Johnson & Johnson Has a Dirty Secret About Microbeads
Instead of moving to safe, natural alternatives, Johnson & Johnson wants to replace plastic microbeads with more plastic. They recently came out in the New York Times against the California microbead ban, even after pledging in 2013 to ban microbeads in their products.
Across the country in states like Colorado, Illinois, New Jersey and Oregon, Johnson & Johnson is working to sabotage microbead bans with a sneaky loophole. By subtly tweaking the definition of a microbead, the loophole would allow companies to replace traditional plastic microbeads with other types of dangerous plastics, like the type used in cigarette filters.
Plastic microbeads are found in beauty products like toothpaste and facial scrubs in staggering quantities. One tube of exfoliating scrub can contain more than 350,000 plastic microbeads. It's estimated that 471 million microbeads are released into the San Francisco Bay every day. No microbead alterative that still uses plastic will stop the toxic effect microbeads has on our oceans and our health.
5 Gyres and a coalition of leading environmental groups have cosponsored the California bill, AB 888. It would ban toxic plastic microbeads in California and pave the way for the widespread use of degradable alternatives like apricot pits, sea salt and ground almonds.
The bill faces major opposition as it heads to the California state Senate from beauty care giant Johnson & Johnson, who called the bill "too restrictive" in the New York Times. Thanks to massive public pressure from 5 Gyres, Johnson & Johnson already pledged to remove plastic microbeads from its products. So why would they oppose a law that simply makes them keep their promise?
Our California legislators have heard from Johnson & Johnson's lobbyists—Now they need to hear from you.
Click here to send a letter to your California state Senator today to choose the ocean over lobbyists and pass AB 888 for plastic-free waters.
If you don't live in California, 5 Gyres is working at the federal level to pass The Microbead-Free Waters Act, a national microbead ban. You can click here to write a letter of support for that bill.
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Four years ago, Jacob Abel cast his first presidential vote for Donald Trump. As a young conservative from Concord, North Carolina, the choice felt natural.
But this November, he plans to cast a "protest vote" for a write-in candidate or abstain from casting a ballot for president. A determining factor in his 180-degree turn? Climate change.
Fractures Among Young Climate Conservatives<p>While young conservatives have united around the urgency of climate change, they remain divided over how to bring their concerns to the ballot box. Some embrace right-wing <a href="https://www.washingtonpost.com/politics/biden-attacks-republican-convention/2020/08/24/434e5b46-e66d-11ea-970a-64c73a1c2392_story.html" target="_blank">attacks</a> painting Biden as a "tool of the left" and find his climate agenda "radical." Others can't find a way to justify voting for Trump, even if it means breaking with their party.</p><p>Patrick Mann from Orange County, California, voted for Trump in 2016. But today, he's leading Aggies for Joe at Texas A&M University and is co-founder of Texas Students for Biden. </p><p>Mann grew up watching wildfires ravage his home state, nearly forcing his family to evacuate in 2017. The GOP is failing to "meet the moment" for climate action, Mann said. He's hoping Biden will deliver on a promise to "<a href="https://www.desmoinesregister.com/story/opinion/columnists/caucus/2020/01/06/joe-biden-democrat-president-iowa-caucus-restore-soul-our-nation/2806422001/" target="_blank">restore the soul of our nation</a>." </p><p>Taylor Walker from Pensacola, Florida, is also determined to make her voice heard on climate, including by casting her first-ever vote for president—but not for Biden.</p>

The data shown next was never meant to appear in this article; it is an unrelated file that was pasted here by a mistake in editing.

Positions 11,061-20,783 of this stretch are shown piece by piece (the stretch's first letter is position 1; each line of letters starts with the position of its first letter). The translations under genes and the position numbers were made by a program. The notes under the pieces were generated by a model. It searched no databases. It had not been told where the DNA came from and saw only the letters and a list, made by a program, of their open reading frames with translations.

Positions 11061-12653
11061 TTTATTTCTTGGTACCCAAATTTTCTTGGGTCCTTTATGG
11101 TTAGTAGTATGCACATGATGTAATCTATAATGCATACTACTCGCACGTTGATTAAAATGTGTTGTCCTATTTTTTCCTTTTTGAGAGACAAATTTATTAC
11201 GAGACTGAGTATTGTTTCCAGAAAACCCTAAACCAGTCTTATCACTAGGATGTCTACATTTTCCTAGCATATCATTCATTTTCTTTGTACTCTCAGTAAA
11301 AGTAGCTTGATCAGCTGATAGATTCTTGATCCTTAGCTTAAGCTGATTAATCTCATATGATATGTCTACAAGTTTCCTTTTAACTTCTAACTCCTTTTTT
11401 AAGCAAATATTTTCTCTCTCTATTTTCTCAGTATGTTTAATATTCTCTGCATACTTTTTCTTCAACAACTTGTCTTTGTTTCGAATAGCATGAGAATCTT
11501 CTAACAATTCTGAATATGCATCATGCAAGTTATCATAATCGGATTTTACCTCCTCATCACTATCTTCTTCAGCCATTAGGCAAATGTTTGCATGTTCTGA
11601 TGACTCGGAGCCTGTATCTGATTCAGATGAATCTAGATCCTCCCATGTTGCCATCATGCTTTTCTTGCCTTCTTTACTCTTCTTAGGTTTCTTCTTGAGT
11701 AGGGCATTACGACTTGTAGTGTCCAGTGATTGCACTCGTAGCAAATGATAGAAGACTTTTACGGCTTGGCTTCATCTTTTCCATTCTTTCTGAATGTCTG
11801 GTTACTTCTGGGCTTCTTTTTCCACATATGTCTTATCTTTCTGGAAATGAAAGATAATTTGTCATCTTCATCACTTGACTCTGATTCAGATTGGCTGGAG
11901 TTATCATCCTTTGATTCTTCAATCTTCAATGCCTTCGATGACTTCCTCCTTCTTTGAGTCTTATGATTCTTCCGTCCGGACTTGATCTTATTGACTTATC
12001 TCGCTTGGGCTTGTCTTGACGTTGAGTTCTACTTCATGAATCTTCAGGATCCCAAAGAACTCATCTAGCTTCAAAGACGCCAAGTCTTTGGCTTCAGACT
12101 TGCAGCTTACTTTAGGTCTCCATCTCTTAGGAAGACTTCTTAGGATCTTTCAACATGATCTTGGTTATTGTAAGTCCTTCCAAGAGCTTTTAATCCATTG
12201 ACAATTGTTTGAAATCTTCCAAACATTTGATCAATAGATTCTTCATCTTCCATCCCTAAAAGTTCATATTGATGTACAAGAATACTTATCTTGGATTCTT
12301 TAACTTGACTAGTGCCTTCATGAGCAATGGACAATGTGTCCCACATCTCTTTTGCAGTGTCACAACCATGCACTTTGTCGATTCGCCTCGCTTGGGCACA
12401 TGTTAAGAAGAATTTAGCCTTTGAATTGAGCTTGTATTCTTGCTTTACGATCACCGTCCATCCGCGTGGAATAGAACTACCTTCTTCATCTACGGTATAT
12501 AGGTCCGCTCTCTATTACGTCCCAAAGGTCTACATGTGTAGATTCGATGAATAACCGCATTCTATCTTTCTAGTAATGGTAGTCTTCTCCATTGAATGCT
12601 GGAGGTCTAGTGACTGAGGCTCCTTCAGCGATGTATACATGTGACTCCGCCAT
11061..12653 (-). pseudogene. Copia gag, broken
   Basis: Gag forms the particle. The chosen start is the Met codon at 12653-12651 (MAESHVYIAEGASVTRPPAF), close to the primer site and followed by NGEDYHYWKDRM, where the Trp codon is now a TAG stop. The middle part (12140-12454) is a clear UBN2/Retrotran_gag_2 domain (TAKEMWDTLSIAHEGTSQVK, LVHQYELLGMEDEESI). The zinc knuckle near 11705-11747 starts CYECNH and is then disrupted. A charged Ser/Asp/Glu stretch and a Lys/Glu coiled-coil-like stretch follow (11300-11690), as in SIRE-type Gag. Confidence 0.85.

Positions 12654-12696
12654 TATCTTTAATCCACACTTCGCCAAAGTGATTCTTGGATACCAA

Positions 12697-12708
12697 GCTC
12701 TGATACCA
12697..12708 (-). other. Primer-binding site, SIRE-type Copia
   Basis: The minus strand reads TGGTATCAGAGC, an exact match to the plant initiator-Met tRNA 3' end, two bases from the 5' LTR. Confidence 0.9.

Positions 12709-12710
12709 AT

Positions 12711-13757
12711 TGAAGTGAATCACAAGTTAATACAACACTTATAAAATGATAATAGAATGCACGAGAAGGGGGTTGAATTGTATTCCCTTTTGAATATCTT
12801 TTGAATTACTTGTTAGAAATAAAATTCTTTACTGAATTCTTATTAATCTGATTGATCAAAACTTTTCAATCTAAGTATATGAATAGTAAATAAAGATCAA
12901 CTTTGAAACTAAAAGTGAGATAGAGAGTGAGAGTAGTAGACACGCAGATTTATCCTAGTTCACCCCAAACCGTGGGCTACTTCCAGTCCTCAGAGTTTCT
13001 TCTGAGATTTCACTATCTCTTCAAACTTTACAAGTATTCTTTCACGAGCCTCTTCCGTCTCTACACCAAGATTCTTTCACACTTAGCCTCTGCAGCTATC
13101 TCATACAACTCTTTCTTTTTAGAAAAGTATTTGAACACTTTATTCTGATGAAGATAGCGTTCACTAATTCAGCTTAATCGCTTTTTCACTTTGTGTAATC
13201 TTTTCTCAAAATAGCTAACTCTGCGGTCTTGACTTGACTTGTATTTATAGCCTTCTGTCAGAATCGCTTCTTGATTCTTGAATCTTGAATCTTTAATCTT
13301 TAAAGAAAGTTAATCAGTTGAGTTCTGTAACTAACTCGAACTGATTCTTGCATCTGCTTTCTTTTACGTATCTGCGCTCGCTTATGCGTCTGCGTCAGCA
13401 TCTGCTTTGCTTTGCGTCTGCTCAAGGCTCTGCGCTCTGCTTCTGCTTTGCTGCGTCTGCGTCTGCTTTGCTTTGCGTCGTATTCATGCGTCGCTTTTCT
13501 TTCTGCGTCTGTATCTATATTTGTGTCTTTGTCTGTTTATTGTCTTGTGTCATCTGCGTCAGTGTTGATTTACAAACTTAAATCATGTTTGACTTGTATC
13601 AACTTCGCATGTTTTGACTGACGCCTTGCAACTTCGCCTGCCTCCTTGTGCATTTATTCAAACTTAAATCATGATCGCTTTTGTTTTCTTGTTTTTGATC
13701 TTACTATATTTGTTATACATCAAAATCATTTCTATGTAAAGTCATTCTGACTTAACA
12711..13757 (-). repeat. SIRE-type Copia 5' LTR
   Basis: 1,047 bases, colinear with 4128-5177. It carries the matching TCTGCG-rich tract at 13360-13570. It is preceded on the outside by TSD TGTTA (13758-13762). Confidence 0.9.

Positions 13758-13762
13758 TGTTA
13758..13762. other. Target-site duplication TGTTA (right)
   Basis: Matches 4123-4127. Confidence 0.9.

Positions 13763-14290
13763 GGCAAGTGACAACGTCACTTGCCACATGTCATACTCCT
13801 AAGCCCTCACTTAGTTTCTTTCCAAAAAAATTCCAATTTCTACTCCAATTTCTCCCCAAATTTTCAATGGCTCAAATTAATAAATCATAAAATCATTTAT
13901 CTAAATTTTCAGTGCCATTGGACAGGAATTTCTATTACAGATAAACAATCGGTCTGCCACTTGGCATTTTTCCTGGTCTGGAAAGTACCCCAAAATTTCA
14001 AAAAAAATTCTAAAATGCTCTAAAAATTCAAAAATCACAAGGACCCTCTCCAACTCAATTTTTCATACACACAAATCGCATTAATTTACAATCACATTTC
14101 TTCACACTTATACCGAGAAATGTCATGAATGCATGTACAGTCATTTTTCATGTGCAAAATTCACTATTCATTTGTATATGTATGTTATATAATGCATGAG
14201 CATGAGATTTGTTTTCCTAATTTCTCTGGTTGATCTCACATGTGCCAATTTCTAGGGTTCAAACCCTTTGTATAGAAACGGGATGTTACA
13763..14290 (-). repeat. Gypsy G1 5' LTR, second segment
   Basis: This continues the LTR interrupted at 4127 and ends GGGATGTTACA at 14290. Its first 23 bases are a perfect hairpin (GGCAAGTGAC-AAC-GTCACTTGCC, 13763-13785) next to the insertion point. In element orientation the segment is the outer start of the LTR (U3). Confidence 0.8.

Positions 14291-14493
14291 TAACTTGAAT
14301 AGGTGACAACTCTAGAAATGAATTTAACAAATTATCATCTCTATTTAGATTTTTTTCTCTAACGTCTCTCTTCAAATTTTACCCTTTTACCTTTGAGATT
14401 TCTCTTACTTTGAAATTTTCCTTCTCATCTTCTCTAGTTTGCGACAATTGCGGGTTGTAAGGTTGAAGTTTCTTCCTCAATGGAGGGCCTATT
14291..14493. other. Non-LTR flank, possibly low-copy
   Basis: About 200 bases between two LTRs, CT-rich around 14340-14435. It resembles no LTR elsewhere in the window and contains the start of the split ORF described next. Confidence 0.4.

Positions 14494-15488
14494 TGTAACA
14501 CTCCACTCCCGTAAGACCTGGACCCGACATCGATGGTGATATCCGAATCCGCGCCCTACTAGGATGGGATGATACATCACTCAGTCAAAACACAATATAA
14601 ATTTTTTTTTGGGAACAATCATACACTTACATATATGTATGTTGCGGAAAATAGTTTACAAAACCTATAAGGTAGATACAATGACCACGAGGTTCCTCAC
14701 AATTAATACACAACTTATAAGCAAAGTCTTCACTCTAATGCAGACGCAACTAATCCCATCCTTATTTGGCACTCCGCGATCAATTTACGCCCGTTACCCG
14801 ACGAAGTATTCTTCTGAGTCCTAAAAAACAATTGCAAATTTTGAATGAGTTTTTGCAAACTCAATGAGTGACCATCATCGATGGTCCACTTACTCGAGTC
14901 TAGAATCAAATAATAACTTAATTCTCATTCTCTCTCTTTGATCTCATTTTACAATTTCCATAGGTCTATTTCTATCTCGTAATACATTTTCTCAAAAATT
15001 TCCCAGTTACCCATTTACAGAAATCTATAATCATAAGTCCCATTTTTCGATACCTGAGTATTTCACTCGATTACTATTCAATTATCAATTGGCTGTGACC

A False Equivalency<p>Young climate conservatives may fear climate denial and delayed climate action, but more than that, they fear the growing political momentum around the Green New Deal, the massive spending it entails and <a href="https://joebiden.com/climate-plan/" target="_blank">Biden's citing of it</a> as a "crucial framing for meeting the climate challenges we face."</p><p>Many don't want to split with their party to support a Democrat whose <a href="https://www.npr.org/2019/09/03/757220130/joe-biden-on-bipartisanship-gun-control-and-regrets-over-inaction-after-a-traged" target="_blank">allegedly bipartisan intentions</a> they doubt. If stymieing what they consider a radical green agenda means re-electing a climate change denying president, so be it. </p><p>"I'm scared of climate change, but I'm also scared of the Green New Deal and what it means for America," said Ben Mutolo, a republicEN spokesperson and junior at SUNY College of Environmental Science and Forestry. </p><p>Mutolo felt encouraged by former Ohio Governor John Kasich's <a href="https://www.rollcall.com/2020/08/17/kasich-speech-to-democratic-convention-follows-years-of-building-conservative-credentials/" target="_blank" rel="noopener noreferrer">appearance</a> at the Democratic National Convention, but he still struggles to see himself voting for Biden. Though the candidate paints himself as a <a href="https://www.latimes.com/politics/story/2020-08-12/harris-biden-different-generation-similar-political-instinct" target="_blank" rel="noopener noreferrer">centrist,</a> Mutolo believes he's "cozying up to the ultra-progressive left." </p><p>Mutolo, who wants to see market-based climate solutions like a carbon tax, feels torn between a candidate whose climate plan relies on taking an "<a href="https://joebiden.com/environmental-justice-plan/#" target="_blank" rel="noopener noreferrer">All-of-Government approach</a>," and one with no efforts to reign in global warming at all. <span></span></p><p>Leiserowitz said he appreciated how a conservative might feel Biden's climate plan "doesn't jive with their limited government, free-market approach."</p><p>But he sees a strong distinction between voting for a presidential candidate with a <a href="https://www.nytimes.com/2020/07/14/us/politics/biden-climate-plan.html" target="_blank">$2 trillion climate plan</a> that includes large renewable energy investments, which have <a href="https://climatecommunication.yale.edu/publications/politics-global-warming-april-2020/" target="_blank" rel="noopener noreferrer">bipartisan support</a>, and a candidate trying "to take the country in the opposite direction, towards more fossil fuels."</p>